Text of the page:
So, what you should you do? Use a debit card, cash or checks to pay for the items above. Only put expenses on your credit card that you’re positive you can pay off in a reasonable timeframe.

Don’t let these bad habits drag you down and get you into financial trouble. Break them now, before it’s too late.

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Free credit reports have been extended; here’s why it’s important to check yours regularly

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Checking your credit could save you from identity theft. (iStock)

Typically, you’d be able to check your credit report — at least for free — just once annually through each of the three major credit reporting agencies. But thanks to the coronavirus pandemic, credit reports are now more accessible than ever.

Credit reporting companies Equifax, Experian and TransUnion are all offering  free credit reports weekly through April 20, 2022.

The move means better insight into your financial health during what, for most, is an economically challenging time. According to experts, it might also be a time that’s ripe for at-risk personal information and identity theft, too — even more reason consumers should be checking their credit on the regular.

HOW OFTEN DOES YOUR CREDIT SCORE CHANGE?

Have you checked your annual credit lately? If not, here’s what you need to know about these free nationwide credit reports and how to get them. If you’re not sure where you fit on the credit score spectrum, you may want to start using a credit monitoring service to track changes to your credit score. Credible can get you set up with a free service today.

Free credit reports for all?

The nation’s three credit bureaus initially started offering free weekly credit reporting last year, just after the pandemic began. In early March, they announced they’d extended the offer for another year, this time through April 20, 2022.

To request your free credit reports and access copies, you can go to AnnualCreditReport.com and provide some basic information to verify your identity (things like your date of birth, Social Security Number, and address).

Once your report is ready, you should see a detailed list of all open and closed accounts in your name, your payment history, recent credit activity and more.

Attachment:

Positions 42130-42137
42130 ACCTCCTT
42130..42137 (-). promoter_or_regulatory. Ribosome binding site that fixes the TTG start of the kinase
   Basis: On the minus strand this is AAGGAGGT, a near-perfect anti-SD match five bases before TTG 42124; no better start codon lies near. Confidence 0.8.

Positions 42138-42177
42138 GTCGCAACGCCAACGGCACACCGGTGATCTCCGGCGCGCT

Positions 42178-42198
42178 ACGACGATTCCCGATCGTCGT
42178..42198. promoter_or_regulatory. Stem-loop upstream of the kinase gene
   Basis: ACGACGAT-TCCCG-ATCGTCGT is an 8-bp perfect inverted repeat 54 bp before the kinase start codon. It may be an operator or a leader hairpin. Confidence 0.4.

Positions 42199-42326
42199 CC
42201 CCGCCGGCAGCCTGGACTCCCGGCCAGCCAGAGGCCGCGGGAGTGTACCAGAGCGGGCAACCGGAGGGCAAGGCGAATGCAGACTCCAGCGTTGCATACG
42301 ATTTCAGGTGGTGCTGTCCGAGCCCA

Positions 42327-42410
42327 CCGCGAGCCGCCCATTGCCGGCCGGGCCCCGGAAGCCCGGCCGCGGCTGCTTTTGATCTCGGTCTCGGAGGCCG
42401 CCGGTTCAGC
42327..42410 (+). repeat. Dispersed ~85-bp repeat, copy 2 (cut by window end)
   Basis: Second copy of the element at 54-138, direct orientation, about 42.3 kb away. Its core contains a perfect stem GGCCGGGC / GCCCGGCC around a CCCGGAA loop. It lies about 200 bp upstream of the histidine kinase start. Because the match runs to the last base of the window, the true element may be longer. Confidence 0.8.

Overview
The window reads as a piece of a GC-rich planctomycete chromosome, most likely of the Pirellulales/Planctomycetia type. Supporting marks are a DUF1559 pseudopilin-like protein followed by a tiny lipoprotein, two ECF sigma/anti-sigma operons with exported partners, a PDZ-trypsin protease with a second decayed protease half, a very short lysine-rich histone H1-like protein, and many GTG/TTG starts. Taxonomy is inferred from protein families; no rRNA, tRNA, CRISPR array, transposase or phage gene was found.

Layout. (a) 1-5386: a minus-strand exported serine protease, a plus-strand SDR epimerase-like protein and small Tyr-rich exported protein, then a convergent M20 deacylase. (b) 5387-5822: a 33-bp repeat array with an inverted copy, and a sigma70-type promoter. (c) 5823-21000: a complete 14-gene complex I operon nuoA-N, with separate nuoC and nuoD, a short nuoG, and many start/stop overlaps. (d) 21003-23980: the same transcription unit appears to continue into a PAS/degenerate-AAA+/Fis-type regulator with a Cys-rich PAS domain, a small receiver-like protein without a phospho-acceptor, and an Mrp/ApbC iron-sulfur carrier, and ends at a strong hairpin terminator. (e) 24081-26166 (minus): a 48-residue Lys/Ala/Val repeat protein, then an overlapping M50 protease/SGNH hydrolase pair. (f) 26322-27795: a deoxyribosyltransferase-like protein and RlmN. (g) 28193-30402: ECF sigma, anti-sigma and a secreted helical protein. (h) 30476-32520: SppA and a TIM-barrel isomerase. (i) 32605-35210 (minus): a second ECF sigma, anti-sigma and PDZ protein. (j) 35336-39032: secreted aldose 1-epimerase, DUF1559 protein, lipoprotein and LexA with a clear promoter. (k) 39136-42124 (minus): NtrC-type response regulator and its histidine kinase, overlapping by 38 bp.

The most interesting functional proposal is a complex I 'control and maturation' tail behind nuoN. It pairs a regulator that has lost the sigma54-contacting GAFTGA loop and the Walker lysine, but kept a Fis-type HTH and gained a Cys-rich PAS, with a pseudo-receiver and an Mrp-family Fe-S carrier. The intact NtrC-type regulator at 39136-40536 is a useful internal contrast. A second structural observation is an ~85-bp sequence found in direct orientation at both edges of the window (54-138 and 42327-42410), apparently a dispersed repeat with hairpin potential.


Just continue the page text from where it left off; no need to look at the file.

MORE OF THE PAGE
5 BENEFITS OF HAVING A GOOD CREDIT SCORE

Protect yourself from identity theft

There are many reasons why checking your credit activity is important, but chief among them? That’d be the prevalence of data breaches in today’s world — not to mention the risk of identity theft they come with.

“In the past, it was perfectly acceptable for people to check their credit history once a year, but now with security breaches happening on a regular basis, consumers should be monitoring their credit more closely than ever,” said Clint Lotz, president and founder of TrackStar.ai, a predictive credit technology firm.

Lotz said the Equifax breach — which exposed over 147 million Americans’ personal information in mid-July 2017 — is the perfect example of why watching your credit report is important as far as identity theft protection goes. The pandemic, he said, adds an extra layer of risk to things.

“It took them [Equifax] months before they even realized they had been hacked, and considering that they hold files on hundreds of millions of Americans, it’s fair to say that many identities were stolen by the time they caught up to it,” Lotz said. “With many of us worrying about very serious issues not related to our credit, it’s a prime time for that stolen data to be put to work by bad actors in slow, methodical ways and in the hopes that nobody notices it.”

More reasons to check your credit

Checking your credit health often isn’t just good for detecting fraud alerts and to protect your identity, though. You can also monitor your report for errors — things like inaccurately reported late payments, for example — and then dispute those with the credit bureau.

If the error gets corrected, it could improve your credit score and make a jump from bad credit to a FICO score that’s more favorable. Not sure of your credit score? Head to Credible to check your score without negatively impacting it.

WHAT IS CREDIT MONITORING, AND HOW DOES IT WORK?

You can also use your credit reports and scores to monitor your financial habits — like the timeliness of your payments or how much debt you have left to pay off. Both of these factors can play a big role in your score, as well as how likely you are to get approved for loans, credit cards and other items.